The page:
Writer’s note: Some of you have expressed an interest in learning more of the medical terminology that comes up when discussing Migraine disease and other headache disorders. So, we’ll be posting a “term of the day,” on a regular basis.
When we’re given Migraine and headache information, whether from our doctor, a book, or an online article, we sometimes come across medical terms that can be confusing. While it’s easy enough to substitute another word or a short phrase for the medical term, there are times when substituting doesn’t quite convey the same meaning.
Barbiturate is one of those terms. We sometimes see it used when talking about Migraine medications, so it’s an important term for patients with Migraine to understand.
A barbiturate is a medication derived from barbituric acid that is used as a sedative, hypnotic, or antispasmodic.
Here’s an example of how it’s used in a sentence:
Research has shown that any use of barbiturates increases the risk of episodic Migraine progressing to chronic Migraine and makes it more difficult to bring chronic Migraine back to episodic. Therefore, the use of barbiturates by people with Migraine should be minimal. Medications such as Fiorinal and Fioricet, which contain the barbiturate butalbital are sometimes used as Migraine rescue treatments, but should not be first-line acute treatments.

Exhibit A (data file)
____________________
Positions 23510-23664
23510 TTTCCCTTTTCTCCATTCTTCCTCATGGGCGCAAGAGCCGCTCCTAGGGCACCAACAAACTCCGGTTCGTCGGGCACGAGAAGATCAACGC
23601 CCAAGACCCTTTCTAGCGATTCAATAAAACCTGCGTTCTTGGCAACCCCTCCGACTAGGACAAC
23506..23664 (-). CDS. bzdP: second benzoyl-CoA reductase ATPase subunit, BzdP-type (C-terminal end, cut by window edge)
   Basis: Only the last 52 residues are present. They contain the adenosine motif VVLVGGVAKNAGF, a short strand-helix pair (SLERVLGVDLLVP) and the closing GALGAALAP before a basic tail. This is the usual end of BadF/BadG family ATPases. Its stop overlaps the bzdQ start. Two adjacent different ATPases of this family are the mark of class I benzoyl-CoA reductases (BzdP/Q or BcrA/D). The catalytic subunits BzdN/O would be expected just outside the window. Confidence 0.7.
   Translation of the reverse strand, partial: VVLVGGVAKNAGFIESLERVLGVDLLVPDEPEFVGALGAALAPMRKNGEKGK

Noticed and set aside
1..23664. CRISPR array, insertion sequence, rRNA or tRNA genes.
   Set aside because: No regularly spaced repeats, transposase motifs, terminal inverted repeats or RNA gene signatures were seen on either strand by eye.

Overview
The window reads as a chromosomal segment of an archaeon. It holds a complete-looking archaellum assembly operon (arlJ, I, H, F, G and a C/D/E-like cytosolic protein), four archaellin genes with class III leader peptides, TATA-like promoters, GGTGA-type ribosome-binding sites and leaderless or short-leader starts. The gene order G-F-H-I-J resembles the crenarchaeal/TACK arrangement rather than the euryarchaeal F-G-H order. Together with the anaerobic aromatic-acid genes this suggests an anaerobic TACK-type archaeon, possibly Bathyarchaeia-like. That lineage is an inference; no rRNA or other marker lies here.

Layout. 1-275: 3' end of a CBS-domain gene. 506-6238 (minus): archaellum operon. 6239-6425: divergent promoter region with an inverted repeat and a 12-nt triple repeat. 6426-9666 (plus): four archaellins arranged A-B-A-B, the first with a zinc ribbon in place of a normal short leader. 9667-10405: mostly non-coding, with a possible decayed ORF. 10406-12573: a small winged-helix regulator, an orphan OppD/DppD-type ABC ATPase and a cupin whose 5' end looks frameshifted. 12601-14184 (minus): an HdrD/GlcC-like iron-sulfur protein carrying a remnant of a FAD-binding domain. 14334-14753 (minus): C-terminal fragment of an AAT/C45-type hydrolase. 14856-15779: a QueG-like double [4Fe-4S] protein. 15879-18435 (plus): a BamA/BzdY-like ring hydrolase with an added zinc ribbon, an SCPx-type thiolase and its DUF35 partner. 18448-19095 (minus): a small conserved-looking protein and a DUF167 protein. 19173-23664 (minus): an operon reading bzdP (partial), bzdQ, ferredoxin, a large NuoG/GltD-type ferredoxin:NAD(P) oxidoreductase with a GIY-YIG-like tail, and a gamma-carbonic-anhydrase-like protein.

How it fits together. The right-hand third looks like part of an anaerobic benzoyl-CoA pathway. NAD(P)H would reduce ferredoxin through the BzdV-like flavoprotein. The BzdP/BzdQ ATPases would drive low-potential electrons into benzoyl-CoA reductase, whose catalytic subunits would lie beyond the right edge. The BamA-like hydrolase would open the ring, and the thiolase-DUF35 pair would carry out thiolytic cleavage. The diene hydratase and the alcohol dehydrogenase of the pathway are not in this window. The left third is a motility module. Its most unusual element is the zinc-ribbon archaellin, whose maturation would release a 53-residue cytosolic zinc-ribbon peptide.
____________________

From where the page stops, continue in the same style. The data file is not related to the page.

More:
Merriam-Webster Online Medical Dictionary, barbiturate.
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Teri Robert is a leading patient educator and advocate and the author of Living Well with Migraine Disease and Headaches. A co-founder of the Alliance for Headache Disorders Advocacy and the American Headache and Migraine Association, she received the National Headache Foundation’s Patient Partners Award and a Distinguished Service Award from the American Headache Society. Teri can be found on her website, and blog, Facebook, Twitter, StumbleUpon, Pinterest, LinkedIn, and Google+.